That’s why we believe photographs, even when we know they’re not all true. The photographer finds it harder to leave out what he wants to hide than the representational painter, and harder to emphasize what he most wants us to see. These things take some craft. The camera doesn’t know or care what it records, and deception is not built in. Convincing and truthful photos are taken by machines as well as by people. Think of military air reconnaissance from drones, and photographs from robots on Mars, and astronomical photos from orbiting telescopes, and the video cameras in banks and stores. We trust them all.

A possibly crazier fact, unique to photography, is that any- one at all, blind or sighted, trained or untrained, can accidentally take a wonderful photograph. Unlikely as that is, it’s less unlikely than a well-painted illustration made by a blind person. Our belief in the truthfulness of photography helps false photos fool us even now, when we all know that digital technology makes photographic deception smoother and easier and more common than before. But still we believe.

Here I must add that clever computer programs, though often used for silliness and fakery, as in TV commercials, movies, bad journalism, and advertising, can also be used honestly and intelligently. Integrity is in the person making the pictures or doing the writing, not in the medium.

I write this in a period of political campaigning, when important real issues go unmentioned because they may not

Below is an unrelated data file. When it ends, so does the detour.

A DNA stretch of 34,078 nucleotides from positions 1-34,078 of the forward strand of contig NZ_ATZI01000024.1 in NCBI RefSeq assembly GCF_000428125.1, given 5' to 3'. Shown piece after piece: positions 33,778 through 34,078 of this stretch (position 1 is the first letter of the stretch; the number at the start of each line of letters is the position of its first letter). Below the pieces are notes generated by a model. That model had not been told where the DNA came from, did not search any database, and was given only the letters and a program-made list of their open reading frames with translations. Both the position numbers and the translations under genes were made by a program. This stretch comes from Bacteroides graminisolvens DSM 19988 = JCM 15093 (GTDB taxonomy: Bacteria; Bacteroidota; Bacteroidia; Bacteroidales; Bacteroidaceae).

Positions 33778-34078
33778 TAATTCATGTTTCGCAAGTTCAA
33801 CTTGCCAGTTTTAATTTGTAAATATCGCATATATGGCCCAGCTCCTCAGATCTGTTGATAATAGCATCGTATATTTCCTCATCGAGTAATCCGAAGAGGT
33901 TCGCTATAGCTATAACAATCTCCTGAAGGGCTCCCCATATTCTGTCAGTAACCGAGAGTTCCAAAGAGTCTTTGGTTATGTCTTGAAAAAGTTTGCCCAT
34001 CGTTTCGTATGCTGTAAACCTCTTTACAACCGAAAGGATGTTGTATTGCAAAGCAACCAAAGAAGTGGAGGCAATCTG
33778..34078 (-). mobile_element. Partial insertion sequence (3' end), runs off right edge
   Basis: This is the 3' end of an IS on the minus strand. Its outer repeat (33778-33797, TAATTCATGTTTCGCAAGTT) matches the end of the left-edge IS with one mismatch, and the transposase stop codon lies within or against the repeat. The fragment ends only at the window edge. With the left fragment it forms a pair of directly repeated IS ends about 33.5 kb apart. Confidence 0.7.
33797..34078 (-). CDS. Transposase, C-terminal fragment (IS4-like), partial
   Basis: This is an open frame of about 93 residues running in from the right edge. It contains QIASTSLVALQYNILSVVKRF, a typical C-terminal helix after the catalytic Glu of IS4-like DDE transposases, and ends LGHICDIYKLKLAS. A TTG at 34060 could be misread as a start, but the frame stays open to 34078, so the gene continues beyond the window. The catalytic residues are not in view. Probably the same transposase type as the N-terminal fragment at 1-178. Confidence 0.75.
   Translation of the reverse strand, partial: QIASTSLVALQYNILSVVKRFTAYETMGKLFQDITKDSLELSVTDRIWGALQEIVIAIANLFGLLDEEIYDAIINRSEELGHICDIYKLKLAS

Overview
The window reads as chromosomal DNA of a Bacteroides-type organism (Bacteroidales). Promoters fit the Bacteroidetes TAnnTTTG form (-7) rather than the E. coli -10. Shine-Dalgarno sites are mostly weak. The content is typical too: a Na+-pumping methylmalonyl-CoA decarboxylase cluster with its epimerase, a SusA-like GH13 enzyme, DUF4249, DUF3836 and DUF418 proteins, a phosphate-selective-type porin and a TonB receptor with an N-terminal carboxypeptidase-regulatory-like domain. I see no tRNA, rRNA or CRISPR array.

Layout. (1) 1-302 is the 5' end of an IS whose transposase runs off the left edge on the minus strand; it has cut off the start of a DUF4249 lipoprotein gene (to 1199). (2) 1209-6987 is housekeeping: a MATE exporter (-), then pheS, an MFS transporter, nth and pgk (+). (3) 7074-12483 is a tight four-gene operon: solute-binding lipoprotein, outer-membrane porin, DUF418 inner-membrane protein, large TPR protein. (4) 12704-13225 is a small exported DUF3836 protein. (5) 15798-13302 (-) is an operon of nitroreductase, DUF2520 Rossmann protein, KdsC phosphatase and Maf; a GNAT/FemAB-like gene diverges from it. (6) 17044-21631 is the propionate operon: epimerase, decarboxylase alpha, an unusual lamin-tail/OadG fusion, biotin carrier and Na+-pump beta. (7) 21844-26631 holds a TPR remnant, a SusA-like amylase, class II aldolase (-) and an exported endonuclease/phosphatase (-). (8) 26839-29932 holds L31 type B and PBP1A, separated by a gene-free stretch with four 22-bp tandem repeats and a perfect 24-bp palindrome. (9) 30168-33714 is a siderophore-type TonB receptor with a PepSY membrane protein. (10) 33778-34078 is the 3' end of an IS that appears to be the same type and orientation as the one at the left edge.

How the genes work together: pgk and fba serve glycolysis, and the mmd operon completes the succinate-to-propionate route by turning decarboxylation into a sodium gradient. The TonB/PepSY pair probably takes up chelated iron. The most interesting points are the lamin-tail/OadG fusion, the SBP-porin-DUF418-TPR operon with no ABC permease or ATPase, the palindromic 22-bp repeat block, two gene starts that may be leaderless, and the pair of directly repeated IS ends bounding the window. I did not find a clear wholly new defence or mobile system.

interest voters. Instead, candidates compete to accuse each other of large and small, real and unreal failings, in the dependable trust that slurs will stick and turn voters away from their rivals. It’s a long and tedious festival of truths, half-truths, lies, half-lies, and boasts. Those candidates who seem most calm under a hail of abuse will look good to many. Keeping cool is money in the bank. Acting ability beats candor.

Words and pictures matter

One weird thing that politicians say when attacking each other is (I paraphrase): “I have great respect for so- and-so. He’s really good with words. But what about action? He talks well, but I act!” That brave declaration, like most real political action, consists entirely of talk. Words and pictures matter. Without them, armies would not know where to go or what to do. Without the right marks on paper and on teleprompter screens, no candidate for office has a chance.

In today’s politics, photographs count almost as much as words. Both are influential marks on paper, and lately on computer screens as well.

If some liberal photojournalists in New York City hadn’t contributed their professional skill and energy, for good money, to a brilliant advertising campaign for the conservative presidential candidate—the man they personally did not want elected—would Richard Nixon have won that year? There’s really no way to be sure, but they certainly helped him. Again, integrity is in the person, not the medium.

And what have you just finished reading? Marks on paper.


About the Author

David Vestal
Dvestal
David Vestal is a photographer and teacher whose publications include The Art of Black & White Enlarging (1984) and The Craft of Photography. His photographs are exhibited internationally and are found in numerous private and public collections including New York City’s Museum of Modern Art and the George Eastman House in Rochester, NY. The wit and wisdom of his commentaries have long earned him a strong following among readers.